Saudi Arabia, too, has entered into several agreements with Azerbaijan aimed at fostering collaboration in the realm of renewable energy. In 2012, the State Oil Company of the Republic of Azerbaijan and Saudi enterprise Soroof International signed an agreement for oil and gas ventures. Six years later, Saudi Aramco established a subsidiary company to further explore opportunities in the oil and gas industries in Azerbaijan and Central Asia. Last year, the Kingdom and Azerbaijan signed a memorandum of understanding on electricity generation in the Caspian Sea. Additionally, Riyadh made a substantial investment of $300 million in the Absheron-Khizi wind power plant.

After the Azerbaijani presidential adviser visited Saudi Arabia in August, the Armenian foreign minister this month visited Abu Dhabi, where he presented the situation in Nagorno-Karabakh to the Emirati present, seeking his country’s support in both diplomatic and humanitarian terms.

While Kuwait has been neutral in the Armenia-Azerbaijan conflict, a 2022 statement by its ambassador in Yerevan revealed its stance. “Kuwait cannot be indifferent and understands the pain that the Armenian people are experiencing at this moment,” it said. Kuwait’s historical recollection of the Iraqi invasion in 1990 plays a pivotal role in shaping its approach to various global crises.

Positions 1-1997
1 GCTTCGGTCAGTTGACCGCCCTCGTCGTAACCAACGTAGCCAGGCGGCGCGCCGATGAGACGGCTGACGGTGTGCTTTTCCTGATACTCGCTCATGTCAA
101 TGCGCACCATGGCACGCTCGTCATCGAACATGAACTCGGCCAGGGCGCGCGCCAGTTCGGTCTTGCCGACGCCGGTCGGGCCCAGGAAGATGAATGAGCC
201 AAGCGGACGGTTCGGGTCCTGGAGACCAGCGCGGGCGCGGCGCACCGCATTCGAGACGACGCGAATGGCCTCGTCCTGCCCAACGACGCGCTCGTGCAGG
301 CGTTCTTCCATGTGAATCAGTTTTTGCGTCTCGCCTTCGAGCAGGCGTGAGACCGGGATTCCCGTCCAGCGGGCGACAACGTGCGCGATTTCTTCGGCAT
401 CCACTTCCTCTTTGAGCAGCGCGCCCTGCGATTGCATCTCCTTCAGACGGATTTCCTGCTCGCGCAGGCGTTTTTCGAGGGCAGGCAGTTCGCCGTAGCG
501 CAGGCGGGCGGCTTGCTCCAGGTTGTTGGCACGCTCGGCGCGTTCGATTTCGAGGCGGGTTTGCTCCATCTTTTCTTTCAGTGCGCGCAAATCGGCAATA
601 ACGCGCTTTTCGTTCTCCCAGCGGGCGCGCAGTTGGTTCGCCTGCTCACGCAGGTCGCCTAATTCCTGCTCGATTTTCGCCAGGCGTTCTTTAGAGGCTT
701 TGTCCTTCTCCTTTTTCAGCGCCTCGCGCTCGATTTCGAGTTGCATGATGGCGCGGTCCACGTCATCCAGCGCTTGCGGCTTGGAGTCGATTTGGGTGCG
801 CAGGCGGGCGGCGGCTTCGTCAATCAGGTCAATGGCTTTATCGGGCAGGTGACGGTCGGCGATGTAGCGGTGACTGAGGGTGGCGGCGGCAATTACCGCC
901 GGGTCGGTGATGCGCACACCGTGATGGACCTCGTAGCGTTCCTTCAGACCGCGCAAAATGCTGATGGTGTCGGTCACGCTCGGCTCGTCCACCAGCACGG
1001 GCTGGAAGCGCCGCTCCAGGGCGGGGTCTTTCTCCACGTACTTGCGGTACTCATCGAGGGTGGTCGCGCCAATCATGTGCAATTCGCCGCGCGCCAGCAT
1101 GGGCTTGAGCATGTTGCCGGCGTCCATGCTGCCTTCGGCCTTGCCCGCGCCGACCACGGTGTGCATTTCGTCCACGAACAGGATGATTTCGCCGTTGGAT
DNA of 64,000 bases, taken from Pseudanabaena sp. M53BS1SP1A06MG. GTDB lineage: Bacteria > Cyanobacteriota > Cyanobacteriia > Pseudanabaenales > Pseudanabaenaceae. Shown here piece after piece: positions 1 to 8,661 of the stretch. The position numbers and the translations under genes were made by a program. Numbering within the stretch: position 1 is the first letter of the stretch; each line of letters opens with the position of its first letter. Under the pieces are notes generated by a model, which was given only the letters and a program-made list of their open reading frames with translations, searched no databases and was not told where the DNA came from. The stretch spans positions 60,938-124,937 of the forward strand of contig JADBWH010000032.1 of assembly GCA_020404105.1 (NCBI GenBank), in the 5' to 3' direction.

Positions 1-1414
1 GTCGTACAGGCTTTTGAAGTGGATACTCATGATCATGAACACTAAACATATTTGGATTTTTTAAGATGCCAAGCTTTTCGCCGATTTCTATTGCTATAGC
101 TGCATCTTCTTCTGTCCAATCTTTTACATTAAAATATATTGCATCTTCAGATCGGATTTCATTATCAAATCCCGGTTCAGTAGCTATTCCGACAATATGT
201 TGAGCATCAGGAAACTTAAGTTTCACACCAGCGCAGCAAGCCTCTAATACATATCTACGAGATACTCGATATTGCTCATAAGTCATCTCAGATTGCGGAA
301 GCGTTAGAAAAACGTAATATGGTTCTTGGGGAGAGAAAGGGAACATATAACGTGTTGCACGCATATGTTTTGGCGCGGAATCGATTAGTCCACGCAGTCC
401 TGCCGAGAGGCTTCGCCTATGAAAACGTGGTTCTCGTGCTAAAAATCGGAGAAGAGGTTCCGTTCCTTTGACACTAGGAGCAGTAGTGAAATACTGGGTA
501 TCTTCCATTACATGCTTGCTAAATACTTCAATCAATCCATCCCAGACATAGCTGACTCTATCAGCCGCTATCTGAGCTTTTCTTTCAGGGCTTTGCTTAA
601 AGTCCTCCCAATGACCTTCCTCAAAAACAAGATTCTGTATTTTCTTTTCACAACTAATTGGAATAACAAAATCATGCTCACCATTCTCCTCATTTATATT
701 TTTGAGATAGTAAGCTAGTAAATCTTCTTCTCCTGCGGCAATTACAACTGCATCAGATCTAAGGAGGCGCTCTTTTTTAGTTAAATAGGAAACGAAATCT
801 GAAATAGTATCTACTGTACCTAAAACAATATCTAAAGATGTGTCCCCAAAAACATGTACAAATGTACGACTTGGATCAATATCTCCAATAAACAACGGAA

On the flip side, Qatar, a close ally of Turkiye, has expressed support for Azerbaijan’s position in the Nagorno-Karabakh conflict, while trying to maintain relations with Armenia as well. A clear instance of Qatar’s balancing act can be observed in the 2020 conflict, when it was reported that Qatar Airways brought aid from the Armenian community in the US to Armenia.

Armenia and Azerbaijan seek cooperation with the GCC states, particularly in terms of their investment potential. However, the ongoing tensions between these two neighbors pose risks to the Gulf states’ long-term economic plans in both countries. The perspectives of the GCC states toward Azerbaijan and Armenia are significantly shaped by the tensions between them. Conversely, these tensions also present opportunities for involvement in diplomatic resolutions through the implementation of soft power tools. Notably, the likes of Saudi Arabia, Qatar and the UAE have a history of mediation thanks to their proactive policies and can leverage their relationships with both sides to help alleviate the tensions over Nagorno-Karabakh. This would be in the interest of all parties.

Sinem Cengiz is a Turkish political analyst who specializes in Turkiye’s relations with the Middle East. X: @SinemCngz